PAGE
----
This news was released 435 days ago and may contain inaccurate information.
Residents, businesses and a Fort Collins Utilities soils recovery project helped increase the City’s diversion rate – the amount recycled or composted compared with total waste generated – to 64.6 percent in 2013, up from 58.7 percent in 2012.
How much trash is that per person? Based on the 2013 population of 151,300 residents, Fort Collins generated 4.85 pounds of trash or landfill-bound material per capita per day. In 2012, per capita trash measured 5.12 pounds per day.
City officials attribute the success to several factors including internal City programs that divert waste from industrial operations, increased concrete and asphalt recycling, and a year-old ordinance that prohibits cardboard in the trash.
“The community diversion rate increased by nearly 6 percent from 2012 to 2013, which is very significant compared with waste and recycling trends throughout the United States,” said Caroline Mitchell, environmental planner in the Environmental Services department at the City. “Community diversion rates are rarely observed to change this dramatically in one year.”
In March 2013, the City implemented a new ordinance prohibiting the disposal of cardboard in the City’s waste stream. Since then, cardboard-only collection from businesses rose by 94.8 percent. The City also witnessed an 8.9 percent increase in cardboard recycled at the City’s Recycling Drop-Off Center and an increase in the amount of single-stream recyclables collected from businesses (2.6 percent) and residents (3.5 percent).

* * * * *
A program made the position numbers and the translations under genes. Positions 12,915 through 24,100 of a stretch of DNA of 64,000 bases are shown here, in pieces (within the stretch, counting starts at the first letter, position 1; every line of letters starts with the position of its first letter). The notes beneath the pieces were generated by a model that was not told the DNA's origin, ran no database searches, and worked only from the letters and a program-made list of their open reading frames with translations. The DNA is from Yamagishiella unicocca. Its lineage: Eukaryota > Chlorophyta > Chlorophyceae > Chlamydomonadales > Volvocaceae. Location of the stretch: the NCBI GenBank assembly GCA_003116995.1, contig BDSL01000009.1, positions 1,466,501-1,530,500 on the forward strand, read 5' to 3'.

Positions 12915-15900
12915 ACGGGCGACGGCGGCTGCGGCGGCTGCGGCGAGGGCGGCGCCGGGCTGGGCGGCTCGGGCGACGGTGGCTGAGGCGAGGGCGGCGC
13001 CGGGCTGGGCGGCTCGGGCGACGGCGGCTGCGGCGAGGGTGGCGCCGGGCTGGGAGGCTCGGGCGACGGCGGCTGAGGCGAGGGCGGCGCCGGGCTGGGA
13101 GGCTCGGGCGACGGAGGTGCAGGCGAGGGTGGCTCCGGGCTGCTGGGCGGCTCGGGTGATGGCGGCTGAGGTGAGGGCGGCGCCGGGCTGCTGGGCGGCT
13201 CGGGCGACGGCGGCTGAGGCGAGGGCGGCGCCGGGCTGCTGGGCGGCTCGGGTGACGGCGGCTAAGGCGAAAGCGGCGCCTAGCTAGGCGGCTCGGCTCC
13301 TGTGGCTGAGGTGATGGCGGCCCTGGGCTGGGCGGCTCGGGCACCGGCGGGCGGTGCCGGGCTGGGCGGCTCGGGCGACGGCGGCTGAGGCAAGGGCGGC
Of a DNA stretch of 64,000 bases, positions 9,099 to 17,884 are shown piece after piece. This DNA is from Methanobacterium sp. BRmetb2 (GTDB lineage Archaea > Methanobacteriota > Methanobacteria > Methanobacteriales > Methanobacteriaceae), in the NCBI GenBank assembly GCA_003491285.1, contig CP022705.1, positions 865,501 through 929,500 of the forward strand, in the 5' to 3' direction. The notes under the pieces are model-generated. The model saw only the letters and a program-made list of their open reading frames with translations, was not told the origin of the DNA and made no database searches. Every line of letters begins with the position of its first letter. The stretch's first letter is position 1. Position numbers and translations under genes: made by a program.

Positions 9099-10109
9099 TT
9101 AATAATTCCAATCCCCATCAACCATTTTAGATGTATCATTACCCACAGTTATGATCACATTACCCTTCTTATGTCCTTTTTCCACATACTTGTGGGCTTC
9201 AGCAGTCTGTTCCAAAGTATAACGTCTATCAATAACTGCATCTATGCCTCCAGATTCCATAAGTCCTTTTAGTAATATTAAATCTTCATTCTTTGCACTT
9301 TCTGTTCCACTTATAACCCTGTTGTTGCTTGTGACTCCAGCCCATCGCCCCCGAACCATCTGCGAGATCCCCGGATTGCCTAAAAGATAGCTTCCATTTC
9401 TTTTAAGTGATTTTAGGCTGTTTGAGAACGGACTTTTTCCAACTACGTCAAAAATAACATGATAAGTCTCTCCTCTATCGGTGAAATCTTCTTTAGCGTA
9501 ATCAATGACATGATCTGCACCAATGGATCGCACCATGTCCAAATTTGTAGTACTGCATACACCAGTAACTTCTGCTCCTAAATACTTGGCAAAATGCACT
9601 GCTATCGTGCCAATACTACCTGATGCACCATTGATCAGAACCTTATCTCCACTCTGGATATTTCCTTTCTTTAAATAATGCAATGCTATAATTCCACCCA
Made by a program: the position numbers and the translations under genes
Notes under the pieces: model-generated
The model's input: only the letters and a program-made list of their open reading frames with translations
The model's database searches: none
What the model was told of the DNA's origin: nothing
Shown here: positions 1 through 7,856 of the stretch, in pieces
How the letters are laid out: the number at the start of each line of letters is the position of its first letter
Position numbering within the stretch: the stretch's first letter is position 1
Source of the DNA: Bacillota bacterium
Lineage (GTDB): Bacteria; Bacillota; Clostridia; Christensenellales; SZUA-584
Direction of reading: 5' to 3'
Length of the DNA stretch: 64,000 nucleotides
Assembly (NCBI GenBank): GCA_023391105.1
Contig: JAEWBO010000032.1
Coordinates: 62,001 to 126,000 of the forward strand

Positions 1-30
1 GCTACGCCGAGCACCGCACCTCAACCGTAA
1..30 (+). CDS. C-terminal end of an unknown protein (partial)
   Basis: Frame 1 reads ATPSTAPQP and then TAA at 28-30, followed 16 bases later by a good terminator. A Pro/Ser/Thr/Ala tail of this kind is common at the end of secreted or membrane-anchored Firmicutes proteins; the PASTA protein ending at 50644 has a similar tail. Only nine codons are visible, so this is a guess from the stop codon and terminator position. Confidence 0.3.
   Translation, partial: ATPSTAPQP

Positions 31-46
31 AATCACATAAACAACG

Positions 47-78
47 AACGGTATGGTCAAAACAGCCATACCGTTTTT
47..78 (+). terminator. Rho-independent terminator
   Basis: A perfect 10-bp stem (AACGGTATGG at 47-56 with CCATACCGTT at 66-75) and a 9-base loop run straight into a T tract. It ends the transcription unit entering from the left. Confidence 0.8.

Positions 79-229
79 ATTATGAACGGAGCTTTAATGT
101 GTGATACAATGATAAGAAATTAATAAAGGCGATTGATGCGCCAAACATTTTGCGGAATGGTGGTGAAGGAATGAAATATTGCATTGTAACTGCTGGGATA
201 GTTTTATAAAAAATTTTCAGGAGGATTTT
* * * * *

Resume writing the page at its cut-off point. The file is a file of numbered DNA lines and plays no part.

Additionally, a new Soils Recovery Project in Fort Collins Utilities is solely responsible for a 44.6 percent decrease in the amount of material City government hauled to the landfill while significantly increasing recycling.
The City of Fort Collins self-hauls material to the landfill from industrial operations such as repairing water pipes and maintaining stormwater collection areas. Typically, a significant percentage of this excavated material is made up of wet soils mixed with plant debris, rock, concrete, and metal. In 2013, Fort Collins Utilities implemented a program to dry out wet soils and screen out the rock, concrete, and metals for reuse or recycling. Soils are now reused for construction and engineering purposes after being dried out and screened.
The increased diversion rate is a significant step toward meeting the goal of recycling or composting 75 percent of materials by 2020, set by City Council in December 2013. Additional goals set at that time include a 90 percent diversion rate by 2025 and reaching for zero waste by 2030, as well as a per-capita goal of 2.8 pounds of trash per day by 2025.